Full text loading...
Biological Safety: Principles and Practices, 4th Edition
The fourth edition of Biological Safety: Principles and Practices, 4th Edition continues the format of the previous edition, focusing closely on infectious and toxic biological agents and their identification and control. Several major events have had an impact on the fields of biosafety and biosecurity since the publication of the third edition, notably the anthrax mailings of 2001 and the promulgation regulations for select agents. This newest edition examines significant developments throughout the field and discusses current regulations including those handed down from the Centers for Disease Control and Prevention and the U.S. Department of Agriculture.
Written by authorities with decades of experience in the field, the book is divided into five main sections that comprehensively cover the identification, assessment, and management of biological hazards. Chapters outline the human, animal, and agricultural considerations of a wide range of specific biohazards, from pathogenic organisms, viruses, prions, and cell cultures, to toxins and allergens. Numerous chapters detail practical systems for biohazard control. A brand-new chapter details critical safety considerations in a maximum containment (BSL 4) laboratory. Appropriate updates have been made to chapters carried over from the third edition, and a host of new contributors offer fresh perspectives on topic such as packaging and shipping of biological materials.
This book presents the essentials for a comprehensive biological safety program in venues ranging from the basic research laboratory to agricultural, pharmaceutical, educational, and commercial laboratories. Biological Safety: Principles and Practices, 4th Edition, is an indispensable resource for those involved in biological safety, including program managers, biological safety professionals, members of biohazard review committees, principles investigators, administrators, and students.
Electronic only, 622 pages, illustrations, index.
[+] I Hazard Identification
[+] II Hazard Assessment
[+] III Hazard Control
[+] IV Administrative Controls
[+] V Special Considerations for Biosafety
Click Here to Take a Look
15 August 2013
At A Glance
Written by recognized authorities with decades of experience in the biological safety field, the third edition of this best-selling volume is an essential resource as well as an excellent text for courses in biosafety. The epidemiology of laboratory-associated infections, including some previously unreported cases, is thoroughly covered. Detailed chapters cover hazard assessments of the wide range of pathogens and biological toxins encountered in biomedical laboratories as well as other occupational settings. All facets of hazard control, from personal protective equipment to institution wide provisions and policies, are discussed.
As the subtitle indicates, the editors seek to address both principles of control and the practice of biosafety with this book.
The fourth edition broadens the original scope of the book in the wake of recent untoward events, e.g., the 2002 anthrax letters. It also addresses Select Agent regulations disseminated by the United States Centers for Disease Control and Prevention. Notwithstanding other good journal articles and useful websites, this book is a complete syllabus of pertinent information.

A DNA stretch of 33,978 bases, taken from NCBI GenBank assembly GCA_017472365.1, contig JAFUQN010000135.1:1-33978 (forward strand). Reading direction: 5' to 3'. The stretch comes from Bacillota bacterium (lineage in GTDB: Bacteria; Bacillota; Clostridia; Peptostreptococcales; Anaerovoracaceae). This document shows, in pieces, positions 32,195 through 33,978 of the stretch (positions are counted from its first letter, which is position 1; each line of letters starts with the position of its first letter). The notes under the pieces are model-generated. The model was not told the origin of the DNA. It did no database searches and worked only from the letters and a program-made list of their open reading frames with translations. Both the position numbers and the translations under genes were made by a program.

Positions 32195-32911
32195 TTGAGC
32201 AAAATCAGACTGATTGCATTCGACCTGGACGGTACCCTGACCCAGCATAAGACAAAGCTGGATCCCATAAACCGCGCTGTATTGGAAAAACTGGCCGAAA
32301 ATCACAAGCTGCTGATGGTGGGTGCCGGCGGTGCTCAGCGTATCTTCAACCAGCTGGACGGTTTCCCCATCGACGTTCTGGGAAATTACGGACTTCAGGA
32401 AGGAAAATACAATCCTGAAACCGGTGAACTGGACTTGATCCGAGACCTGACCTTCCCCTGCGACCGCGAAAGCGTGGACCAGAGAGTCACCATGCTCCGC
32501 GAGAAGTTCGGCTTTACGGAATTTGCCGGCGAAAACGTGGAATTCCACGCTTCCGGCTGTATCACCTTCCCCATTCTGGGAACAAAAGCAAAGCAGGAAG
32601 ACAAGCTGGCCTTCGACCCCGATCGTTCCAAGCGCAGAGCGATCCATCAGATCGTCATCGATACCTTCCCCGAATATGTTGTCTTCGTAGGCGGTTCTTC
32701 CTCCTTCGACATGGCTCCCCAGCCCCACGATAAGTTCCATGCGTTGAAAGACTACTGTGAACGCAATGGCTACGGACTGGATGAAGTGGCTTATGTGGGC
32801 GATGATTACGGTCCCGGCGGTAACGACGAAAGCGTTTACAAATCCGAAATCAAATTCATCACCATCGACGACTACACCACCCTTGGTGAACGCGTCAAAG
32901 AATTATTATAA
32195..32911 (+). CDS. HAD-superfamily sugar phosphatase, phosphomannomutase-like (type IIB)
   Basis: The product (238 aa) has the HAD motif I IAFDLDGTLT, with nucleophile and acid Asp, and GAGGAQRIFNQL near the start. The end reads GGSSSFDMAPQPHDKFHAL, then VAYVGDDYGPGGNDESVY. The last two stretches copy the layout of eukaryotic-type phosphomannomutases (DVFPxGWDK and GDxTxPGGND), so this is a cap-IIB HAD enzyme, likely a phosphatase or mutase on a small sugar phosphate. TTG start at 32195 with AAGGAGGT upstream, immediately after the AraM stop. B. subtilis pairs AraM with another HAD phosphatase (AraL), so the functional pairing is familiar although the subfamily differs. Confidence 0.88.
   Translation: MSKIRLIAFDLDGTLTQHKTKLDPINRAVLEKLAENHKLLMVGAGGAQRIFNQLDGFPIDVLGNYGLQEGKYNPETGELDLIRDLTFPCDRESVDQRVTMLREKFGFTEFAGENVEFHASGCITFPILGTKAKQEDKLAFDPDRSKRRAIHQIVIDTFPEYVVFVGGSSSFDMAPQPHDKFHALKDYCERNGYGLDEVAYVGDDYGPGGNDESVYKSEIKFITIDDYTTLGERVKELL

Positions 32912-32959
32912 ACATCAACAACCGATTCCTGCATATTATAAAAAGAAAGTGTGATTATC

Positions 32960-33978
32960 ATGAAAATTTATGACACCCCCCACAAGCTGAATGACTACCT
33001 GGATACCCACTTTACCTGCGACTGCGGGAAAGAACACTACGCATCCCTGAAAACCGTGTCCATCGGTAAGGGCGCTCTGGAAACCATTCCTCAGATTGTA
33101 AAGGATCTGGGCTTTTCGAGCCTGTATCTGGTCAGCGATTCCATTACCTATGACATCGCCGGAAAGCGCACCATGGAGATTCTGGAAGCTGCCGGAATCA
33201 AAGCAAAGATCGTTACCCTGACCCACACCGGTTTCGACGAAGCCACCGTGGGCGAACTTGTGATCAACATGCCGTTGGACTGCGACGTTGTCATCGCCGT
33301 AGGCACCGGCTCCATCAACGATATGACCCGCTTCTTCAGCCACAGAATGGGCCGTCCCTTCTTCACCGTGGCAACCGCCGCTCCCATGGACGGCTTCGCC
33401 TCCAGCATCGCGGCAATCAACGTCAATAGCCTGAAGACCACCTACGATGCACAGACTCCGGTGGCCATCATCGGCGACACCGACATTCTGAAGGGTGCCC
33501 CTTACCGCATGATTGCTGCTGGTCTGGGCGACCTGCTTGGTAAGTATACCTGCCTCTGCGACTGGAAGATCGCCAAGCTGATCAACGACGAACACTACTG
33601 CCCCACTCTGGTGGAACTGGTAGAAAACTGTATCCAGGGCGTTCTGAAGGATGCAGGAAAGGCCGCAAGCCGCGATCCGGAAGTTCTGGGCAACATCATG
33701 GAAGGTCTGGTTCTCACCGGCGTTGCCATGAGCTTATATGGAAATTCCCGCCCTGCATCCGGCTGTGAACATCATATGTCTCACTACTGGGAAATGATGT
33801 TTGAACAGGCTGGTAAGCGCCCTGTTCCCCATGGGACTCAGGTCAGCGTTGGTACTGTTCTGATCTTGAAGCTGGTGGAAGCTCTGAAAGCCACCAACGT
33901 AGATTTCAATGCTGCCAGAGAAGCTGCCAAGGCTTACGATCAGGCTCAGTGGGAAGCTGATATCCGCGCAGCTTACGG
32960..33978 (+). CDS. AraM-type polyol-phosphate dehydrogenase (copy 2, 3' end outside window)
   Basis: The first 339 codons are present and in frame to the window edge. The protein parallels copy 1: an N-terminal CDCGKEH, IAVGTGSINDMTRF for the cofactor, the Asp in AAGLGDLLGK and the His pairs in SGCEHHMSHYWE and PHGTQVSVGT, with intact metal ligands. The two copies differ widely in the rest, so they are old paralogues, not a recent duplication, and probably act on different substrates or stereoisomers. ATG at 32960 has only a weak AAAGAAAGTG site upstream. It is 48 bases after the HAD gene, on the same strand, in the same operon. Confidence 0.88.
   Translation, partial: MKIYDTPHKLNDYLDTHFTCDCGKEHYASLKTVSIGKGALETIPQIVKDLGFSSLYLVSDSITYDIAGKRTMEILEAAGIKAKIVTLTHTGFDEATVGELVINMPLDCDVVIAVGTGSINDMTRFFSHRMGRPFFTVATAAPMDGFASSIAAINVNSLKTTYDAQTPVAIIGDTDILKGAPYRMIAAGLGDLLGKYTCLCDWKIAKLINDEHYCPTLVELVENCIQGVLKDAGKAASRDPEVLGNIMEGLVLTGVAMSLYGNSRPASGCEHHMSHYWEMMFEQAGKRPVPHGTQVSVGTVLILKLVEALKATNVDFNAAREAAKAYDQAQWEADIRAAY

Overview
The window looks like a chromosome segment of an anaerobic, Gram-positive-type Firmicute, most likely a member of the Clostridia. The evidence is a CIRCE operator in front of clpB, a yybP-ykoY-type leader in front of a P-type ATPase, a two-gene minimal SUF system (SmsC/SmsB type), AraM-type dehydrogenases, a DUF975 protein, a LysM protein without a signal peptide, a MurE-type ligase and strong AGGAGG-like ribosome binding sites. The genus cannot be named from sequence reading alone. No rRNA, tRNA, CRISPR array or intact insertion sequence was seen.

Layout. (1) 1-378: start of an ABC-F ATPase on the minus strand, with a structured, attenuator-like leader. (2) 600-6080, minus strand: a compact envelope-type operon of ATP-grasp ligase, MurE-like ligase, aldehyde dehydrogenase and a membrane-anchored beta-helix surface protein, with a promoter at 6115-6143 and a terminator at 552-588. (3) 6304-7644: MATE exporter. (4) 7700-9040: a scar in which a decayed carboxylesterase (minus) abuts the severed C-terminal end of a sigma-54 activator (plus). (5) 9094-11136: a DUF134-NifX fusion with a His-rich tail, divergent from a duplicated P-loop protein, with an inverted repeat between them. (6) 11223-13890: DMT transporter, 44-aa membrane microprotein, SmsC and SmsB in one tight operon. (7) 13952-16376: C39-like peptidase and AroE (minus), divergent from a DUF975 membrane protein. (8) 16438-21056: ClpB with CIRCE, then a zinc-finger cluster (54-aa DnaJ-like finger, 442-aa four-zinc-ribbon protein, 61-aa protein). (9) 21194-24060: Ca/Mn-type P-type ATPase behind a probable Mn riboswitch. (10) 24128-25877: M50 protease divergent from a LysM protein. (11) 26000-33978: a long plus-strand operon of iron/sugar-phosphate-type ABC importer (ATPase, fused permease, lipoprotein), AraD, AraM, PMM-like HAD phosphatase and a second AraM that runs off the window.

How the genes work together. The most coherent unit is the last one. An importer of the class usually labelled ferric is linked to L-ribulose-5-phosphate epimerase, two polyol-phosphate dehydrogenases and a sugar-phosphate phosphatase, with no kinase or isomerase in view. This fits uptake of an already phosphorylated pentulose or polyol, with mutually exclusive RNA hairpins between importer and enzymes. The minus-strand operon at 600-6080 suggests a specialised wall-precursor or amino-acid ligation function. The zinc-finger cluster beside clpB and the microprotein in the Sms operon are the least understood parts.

The editors indicate that it should be used as a resource by biosafety professionals, those who teach, and those who work with pathogenic agents in research, production, and teaching. More than 50 authors contribute the 33 chapters.
Since publication of the third edition, editors Fleming and Hunt have insisted on a useful update to each chapter. This is readily apparent in chapters addressing laboratory variant Creutzfeldt-Jakob disease and infectious disease epidemiology, among others. The book's major sections are organized along the lines of hazard identification (microbial flora, agents, laboratory considerations, and epidemiology); hazard assessment (risk assessment, bacterial pathogens, protozoal, helminthic, mycotic and viral agents, airborne issues, cell lines, allergens and biological toxins); hazard control (design, primary barriers, personal protection, standard precautions, prudent practices, decontamination and shipping biological materials); administrative controls (biological safety program management, compliance, occupational medicine, and measuring effectiveness); and special considerations (biosafety of prion diseases, safety for BSL-4, biosafety and viral gene transfer factors, biosafety in the teaching laboratory and
in the pharmaceutical industry, large-scale production of microorganisms, special considerations for agriculture pathogen biosafety and regulatory impacts).
There is little doubt that there is a considerable demand for this material. The field of likely coverage, e.g., teaching laboratories, the pharmaceutical industry, large-scale production facilities, and those involving agricultural pathogens is similarly vast. Many of us have at least seen earlier editions, if not used them. Broadly written books devoted to microbiology, infectious disease, or even occupational health are certainly not a good substitute for this book. I think it will find its way into nearly every regulated facility (and most are these days!). I can envision it will be read in its entirety by biohazard specialists, but be of use to a much broader panel of professionals, including physicians, microbiologists, veterinarians, and industrial hygienists, both in the U.S. and abroad.
Reviewer: J. Thomas Pierce, MBBS PhD (Navy Environmental Health Center)
Review Date: Unknown
©Doody’s Review Service